Almost 24 years ago, Geneal Bailey, Mary Young, and Gerry Chapman, along with others such as Janet DeLong and Bobbi Fisher, started what they thought was going to be a quilt guild. Little did they know that it would be so much more. It would turn into deep friendship and feeling of family.

Chapman remembers that first meeting with fondness.

“We didn’t really even know what a guild was,” she recalled. “At that meeting we passed around a sheet to see what everyone wanted. What we did know is that we didn’t want to be very formal and we’ve sure lived up to that. We’re the most disorganized group ever but we get a lot done.”

The group meets at 9:30 a.m. each Thursday, at the First Presbyterian Church located on Cedar Lakes Drive in Ripley.

Teaching each other new skills is all part of the fun according to member Terri Hackney.

“We’ve had demonstrations on techniques I would never have tried on my own,” she said. “And sometimes it’s just one of us doing something and the others asking questions.”

All the members have their favorite styles and techniques and became interested in quilting in many different ways.

Penny Hermsdorfer credits her sister for getting her started.

“My mom was a quilter,” she said. “I wished I had been more interested then. My sister was the one who stirred my interest. Now I love piecing and machine quilting, particularly curved piecing.”

Sometimes the memories of learning to quilt are as important as the finished product.

“It was my boyfriend’s mother who taught me when I was in college,” Sharon Francis said. “I had to demonstrate for a class. That quilt was all by hand and all by heart. I still have that double wedding ring quilt and it’s precious to me.”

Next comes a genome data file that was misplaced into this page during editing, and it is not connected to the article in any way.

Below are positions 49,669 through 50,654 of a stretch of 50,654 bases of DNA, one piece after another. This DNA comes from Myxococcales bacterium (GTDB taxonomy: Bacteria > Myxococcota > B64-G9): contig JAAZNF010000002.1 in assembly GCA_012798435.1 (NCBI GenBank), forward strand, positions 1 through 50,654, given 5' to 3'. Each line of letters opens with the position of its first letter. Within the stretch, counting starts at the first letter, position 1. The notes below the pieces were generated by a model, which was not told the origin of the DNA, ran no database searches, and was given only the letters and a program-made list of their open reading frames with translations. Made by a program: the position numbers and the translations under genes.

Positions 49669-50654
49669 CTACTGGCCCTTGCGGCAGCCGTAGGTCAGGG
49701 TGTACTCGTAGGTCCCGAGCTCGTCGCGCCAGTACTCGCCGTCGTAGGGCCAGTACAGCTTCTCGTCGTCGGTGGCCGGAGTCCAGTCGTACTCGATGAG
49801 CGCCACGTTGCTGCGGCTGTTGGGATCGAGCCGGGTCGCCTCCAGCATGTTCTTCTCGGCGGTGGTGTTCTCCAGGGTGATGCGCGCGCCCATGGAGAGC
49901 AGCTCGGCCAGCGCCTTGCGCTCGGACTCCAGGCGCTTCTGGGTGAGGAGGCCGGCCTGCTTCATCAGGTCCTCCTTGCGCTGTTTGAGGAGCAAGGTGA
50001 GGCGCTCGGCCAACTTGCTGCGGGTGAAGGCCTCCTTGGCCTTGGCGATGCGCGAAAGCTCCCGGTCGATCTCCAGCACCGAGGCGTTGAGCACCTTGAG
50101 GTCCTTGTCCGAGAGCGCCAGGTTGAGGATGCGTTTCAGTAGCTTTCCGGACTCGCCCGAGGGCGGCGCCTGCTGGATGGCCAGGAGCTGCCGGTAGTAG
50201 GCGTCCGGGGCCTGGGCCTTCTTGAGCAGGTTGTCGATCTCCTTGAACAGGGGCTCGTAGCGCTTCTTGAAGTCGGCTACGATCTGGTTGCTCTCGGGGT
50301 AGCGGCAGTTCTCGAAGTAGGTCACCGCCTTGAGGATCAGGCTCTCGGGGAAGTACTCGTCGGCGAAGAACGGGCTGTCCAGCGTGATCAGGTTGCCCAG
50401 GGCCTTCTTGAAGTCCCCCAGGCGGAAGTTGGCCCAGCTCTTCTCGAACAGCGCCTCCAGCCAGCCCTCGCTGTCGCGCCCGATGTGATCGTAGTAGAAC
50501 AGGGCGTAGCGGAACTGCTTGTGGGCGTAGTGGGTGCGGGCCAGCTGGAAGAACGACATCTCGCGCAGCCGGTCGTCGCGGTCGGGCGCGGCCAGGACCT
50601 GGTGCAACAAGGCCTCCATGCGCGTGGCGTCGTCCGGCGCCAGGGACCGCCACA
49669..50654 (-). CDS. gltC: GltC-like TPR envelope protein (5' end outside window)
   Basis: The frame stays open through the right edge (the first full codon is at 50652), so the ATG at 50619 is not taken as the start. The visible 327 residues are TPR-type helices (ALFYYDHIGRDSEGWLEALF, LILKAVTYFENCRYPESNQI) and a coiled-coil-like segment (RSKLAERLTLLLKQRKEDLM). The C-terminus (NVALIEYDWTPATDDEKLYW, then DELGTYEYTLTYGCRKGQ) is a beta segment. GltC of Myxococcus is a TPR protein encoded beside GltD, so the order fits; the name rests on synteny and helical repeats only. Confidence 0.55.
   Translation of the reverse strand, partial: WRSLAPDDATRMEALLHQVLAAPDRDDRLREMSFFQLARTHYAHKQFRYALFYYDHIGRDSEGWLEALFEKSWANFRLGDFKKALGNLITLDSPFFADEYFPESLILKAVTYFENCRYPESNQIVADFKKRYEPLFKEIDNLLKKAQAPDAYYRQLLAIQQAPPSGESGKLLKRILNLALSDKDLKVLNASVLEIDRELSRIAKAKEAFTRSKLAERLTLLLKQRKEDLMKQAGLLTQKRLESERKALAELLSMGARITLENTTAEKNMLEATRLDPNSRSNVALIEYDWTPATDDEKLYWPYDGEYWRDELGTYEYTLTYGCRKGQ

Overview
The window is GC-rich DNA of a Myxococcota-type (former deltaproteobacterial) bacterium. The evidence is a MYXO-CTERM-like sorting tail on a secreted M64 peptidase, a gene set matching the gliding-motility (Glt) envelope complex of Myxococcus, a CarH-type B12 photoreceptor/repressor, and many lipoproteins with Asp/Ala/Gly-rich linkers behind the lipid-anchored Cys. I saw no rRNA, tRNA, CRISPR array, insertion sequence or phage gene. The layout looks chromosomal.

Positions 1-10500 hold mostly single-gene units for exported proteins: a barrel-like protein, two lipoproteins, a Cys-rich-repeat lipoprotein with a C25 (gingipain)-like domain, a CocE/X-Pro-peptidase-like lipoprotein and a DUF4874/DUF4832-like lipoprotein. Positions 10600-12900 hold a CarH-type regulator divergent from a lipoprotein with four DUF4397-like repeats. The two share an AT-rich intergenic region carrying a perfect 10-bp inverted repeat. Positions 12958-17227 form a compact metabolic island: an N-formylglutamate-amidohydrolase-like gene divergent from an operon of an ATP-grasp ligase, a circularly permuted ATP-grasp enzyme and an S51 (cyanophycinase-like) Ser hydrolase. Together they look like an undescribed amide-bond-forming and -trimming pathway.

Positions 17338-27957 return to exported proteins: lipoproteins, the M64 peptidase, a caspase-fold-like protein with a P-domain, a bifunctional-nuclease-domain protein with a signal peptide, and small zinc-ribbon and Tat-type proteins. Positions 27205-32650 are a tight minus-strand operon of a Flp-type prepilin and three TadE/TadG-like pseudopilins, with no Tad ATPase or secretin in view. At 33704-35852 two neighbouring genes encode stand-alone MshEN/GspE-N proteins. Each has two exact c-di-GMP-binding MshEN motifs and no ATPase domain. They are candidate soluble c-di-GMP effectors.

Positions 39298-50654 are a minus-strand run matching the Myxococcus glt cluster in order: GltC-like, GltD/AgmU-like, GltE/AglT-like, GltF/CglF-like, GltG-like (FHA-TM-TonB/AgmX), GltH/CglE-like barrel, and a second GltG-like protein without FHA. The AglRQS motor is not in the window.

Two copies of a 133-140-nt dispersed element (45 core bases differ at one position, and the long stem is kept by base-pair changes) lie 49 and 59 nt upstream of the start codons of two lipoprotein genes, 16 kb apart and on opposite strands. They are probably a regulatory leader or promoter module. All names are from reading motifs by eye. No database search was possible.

While each member enjoys the skills and the sharing of talent, when asked they all say that quilting is not the best part of this guild.

“It’s the hugs,” Chapman said with a smile. “It’s now a tradition that stems from one meeting where one of us just needed a hug. Now that’s how we greet each other at every meeting.”

Clare Butler says it’s all about the support system that the members provide each other. She said that they “have each other’s backs” while helping their fellow quilters through losing spouses, children ,and other emotional trials.

Young said when she lost her husband, the “girls got me through.” And for her 91st birthday, they gave her a party.

“I never expected anything like that,” she said.

The guild also helps the community by providing quilts to those families who have lost a home through fire.

“We’ve made several,” Hackney said. “And we have some ready to go now when needed. Some are quilted and others are knotted. But they sure help out and bring a comfort.”

The guild will be very active with the annual Jackson County Quilt Show, sponsored by the Community Education Outreach Service (CEOS,) which will be April 3-4 at Epworth United Methodist Church in Ripley.

“We measure, hang, and do demonstrations,” Hackney said. “And we have a table of handmade items to sell. We’ve been known to put the quilt racks together as well.”

One event the guild is particularly proud to be part of is the quilt show at the annual Mountain State Art & Craft Fair at Cedar Lakes.

“We organize that show,” Chapman said. “Probably the most popular thing we do is have a quilt there that the public can work on. One of our guild members will give us a quilt that we have permission to have at the fair. Folks seem to love taking part in that.”

In fact, that’s how one of the members came to join the guild.

“I saw them at Cedar Lakes,” Jo McHenry said. “They took me right in.”

The group has evolved its approach through the years as well.

“Anyone can come to our group,” said Hackney. “You don’t have to quilt. Bring sewing, embroidery, knitting. Everyone is welcome. And as far as quilting goes, we like to keep the traditions, but we’re open to new things too.”